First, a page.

The influence that the High Level Panel Report is likely to have on the OWG is problematic to say the least. Numerous social movements and CSOs have strongly reacted to the Report’s regression from Universal Human Rights to a language of Basic Rights, as well as its legitimization of double standards in labor rights by including “good jobs” as a desirable possibility for countries in the Global South in contrast with the standard of decent work expected for the Global North.

DAWN as part of the Women Major Group addressed most of these critical issues at the 4th session of the OWG. It also brought fundamental demands for gender and social justice to the table. We addressed the essential need to redistribute paid and unpaid work amongst all persons as well as among households and the state, the elimination of the gender wage gap and the redistribution of land, credit and other resources, facilitating both access and control by women. We also emphasized the need to universalize social protection systems that are rights-based and invest in the care economy.

Nonetheless, DAWN and the Women Major Group also considered that it was necessary to go one step further and address the elephant in the room: the need for a macroeconomic environment that allows governments to create transformative policy and invest in domestic development within the frame of universal human rights. This issue was brought up by proposing government delegations to contemplate the following goal into the SDG framework: To foster a macroeconomic environment that preserves national policy space for governments to fulfill their human rights obligations and effectively advance the three pillars of sustainable development.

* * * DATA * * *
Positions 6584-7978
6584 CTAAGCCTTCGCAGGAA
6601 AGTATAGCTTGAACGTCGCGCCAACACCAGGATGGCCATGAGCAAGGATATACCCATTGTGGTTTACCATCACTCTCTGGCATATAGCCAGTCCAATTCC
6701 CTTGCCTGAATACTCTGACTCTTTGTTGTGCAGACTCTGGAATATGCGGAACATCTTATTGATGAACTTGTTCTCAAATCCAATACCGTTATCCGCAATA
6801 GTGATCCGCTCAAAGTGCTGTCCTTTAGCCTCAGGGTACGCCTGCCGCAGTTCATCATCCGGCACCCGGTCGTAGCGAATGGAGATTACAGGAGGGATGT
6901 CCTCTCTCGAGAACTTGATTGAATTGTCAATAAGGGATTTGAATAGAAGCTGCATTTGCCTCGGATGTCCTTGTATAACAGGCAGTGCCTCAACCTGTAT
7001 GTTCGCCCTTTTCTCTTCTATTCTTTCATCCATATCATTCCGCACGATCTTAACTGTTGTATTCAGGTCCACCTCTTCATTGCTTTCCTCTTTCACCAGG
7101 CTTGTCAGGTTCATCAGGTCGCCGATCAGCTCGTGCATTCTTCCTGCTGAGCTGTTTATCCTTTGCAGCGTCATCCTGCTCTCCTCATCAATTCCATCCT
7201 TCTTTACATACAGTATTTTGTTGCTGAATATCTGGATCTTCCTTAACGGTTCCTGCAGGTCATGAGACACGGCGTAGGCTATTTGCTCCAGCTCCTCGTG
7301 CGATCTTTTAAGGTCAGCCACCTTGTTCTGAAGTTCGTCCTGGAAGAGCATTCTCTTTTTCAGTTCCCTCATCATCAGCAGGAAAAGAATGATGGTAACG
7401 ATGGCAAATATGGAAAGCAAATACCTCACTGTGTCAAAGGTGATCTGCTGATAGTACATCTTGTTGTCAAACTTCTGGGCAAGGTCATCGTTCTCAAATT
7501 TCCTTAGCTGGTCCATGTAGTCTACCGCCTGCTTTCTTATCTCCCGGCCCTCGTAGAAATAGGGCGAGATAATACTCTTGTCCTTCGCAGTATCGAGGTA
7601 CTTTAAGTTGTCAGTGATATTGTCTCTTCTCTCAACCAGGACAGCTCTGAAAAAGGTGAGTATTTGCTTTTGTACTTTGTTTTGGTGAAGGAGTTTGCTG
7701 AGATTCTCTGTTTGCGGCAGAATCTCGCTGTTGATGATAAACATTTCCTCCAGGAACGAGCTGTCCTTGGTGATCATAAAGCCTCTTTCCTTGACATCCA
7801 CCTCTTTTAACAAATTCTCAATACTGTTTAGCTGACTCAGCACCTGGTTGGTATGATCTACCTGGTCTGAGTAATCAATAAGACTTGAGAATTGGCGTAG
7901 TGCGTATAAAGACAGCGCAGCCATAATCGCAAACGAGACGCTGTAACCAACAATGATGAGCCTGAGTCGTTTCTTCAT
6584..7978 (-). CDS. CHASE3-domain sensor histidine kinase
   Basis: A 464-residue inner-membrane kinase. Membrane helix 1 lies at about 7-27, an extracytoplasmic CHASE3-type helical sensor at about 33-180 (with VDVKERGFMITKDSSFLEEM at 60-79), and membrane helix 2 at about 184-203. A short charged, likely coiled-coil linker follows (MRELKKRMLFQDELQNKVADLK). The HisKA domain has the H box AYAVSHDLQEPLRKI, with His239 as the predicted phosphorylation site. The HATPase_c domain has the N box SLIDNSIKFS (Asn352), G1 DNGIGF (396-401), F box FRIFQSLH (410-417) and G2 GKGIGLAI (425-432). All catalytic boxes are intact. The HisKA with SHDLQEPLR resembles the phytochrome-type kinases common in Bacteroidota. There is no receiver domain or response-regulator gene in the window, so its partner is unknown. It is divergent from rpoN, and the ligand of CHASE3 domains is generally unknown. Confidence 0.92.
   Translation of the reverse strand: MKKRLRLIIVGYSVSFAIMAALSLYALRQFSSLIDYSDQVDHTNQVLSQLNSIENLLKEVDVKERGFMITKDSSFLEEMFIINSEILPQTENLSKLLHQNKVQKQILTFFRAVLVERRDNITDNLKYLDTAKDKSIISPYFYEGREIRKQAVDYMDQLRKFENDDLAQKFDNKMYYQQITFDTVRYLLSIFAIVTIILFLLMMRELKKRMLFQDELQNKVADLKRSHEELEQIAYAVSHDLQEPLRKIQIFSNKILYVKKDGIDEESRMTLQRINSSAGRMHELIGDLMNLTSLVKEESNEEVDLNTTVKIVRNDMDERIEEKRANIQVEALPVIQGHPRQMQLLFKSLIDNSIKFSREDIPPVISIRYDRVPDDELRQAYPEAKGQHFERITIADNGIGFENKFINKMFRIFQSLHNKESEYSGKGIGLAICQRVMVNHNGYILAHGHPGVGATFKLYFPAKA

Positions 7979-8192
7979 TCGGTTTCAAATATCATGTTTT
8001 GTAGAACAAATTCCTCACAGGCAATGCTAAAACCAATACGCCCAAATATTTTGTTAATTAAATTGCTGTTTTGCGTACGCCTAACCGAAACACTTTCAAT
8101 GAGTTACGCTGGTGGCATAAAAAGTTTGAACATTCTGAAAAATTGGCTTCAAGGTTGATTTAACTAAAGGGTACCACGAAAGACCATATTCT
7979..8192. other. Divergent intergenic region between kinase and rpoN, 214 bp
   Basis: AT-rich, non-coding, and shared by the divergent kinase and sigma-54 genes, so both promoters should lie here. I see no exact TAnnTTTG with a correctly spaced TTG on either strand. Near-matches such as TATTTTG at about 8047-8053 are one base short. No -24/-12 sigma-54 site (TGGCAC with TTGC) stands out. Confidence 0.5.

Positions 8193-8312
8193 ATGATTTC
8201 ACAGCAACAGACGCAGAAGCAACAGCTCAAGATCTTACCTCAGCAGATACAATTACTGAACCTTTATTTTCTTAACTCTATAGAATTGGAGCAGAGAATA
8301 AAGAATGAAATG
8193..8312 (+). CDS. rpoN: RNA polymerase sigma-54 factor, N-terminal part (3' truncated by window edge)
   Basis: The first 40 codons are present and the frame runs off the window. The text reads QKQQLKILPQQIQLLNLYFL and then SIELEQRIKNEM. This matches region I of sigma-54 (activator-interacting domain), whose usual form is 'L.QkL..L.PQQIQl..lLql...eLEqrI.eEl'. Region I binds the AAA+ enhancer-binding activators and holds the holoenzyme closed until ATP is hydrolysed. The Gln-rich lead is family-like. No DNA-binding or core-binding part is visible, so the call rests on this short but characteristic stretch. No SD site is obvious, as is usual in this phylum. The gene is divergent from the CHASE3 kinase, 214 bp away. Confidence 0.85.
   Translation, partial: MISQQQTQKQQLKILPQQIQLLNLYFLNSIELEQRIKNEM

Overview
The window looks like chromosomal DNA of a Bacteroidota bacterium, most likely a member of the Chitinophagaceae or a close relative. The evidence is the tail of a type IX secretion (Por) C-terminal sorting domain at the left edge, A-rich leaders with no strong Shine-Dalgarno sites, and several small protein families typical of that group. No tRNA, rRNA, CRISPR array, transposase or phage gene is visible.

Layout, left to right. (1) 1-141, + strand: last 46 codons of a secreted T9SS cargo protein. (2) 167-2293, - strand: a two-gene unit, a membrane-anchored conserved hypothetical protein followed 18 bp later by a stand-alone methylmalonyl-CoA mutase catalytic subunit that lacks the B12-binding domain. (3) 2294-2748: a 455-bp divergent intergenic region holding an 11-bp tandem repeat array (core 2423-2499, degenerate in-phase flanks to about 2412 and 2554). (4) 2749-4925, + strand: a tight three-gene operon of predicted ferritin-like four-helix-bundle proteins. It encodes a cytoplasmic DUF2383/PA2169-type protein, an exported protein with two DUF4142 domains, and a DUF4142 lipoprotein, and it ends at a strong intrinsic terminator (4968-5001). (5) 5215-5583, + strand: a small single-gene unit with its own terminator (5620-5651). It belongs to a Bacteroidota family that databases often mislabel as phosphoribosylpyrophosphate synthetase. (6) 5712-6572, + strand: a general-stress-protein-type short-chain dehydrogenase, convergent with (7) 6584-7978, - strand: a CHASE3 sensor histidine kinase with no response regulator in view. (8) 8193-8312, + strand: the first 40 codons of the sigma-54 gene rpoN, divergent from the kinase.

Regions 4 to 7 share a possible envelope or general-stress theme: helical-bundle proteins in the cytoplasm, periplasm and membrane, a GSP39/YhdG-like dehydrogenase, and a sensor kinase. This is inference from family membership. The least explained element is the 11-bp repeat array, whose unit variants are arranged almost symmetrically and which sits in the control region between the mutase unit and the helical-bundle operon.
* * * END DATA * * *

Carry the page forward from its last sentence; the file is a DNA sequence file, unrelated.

It is clear that any achievable sustainable development agenda requires a critical discussion about the macroeconomic environment in which governments maneuver. Otherwise any new development agenda will be short of transformative, becoming a corporate-driven list of tasks for more impoverished countries to fulfill.

The discussion on macroeconomic policy, however, has been scarcely touched upon. Most expectations in this regard are focused on the 5th session of the OWG that will be held between November 25th and November 27th 2013, in New York. This session will be centered on two major issues: Sustained and inclusive economic growth and macroeconomic policy questions as well as energy. 

Strong and articulated presence of CSOs and social movements is needed at this stage, with clear and strong policy recommendations to all stakeholders. This requires the operative inclusion of a goal to implement equitable trade as well as investment, economic and financial rules that preserve national policy space. CSOs’ proposals should also address the controversial issue of means of implementation taking the development agenda away from the current overemphasis on public-private partnerships, prioritizing instead public financing.

Masaya Llavaneras Blanco is a Research Associate at Development Alternatives with Women for a New Era –DAWN.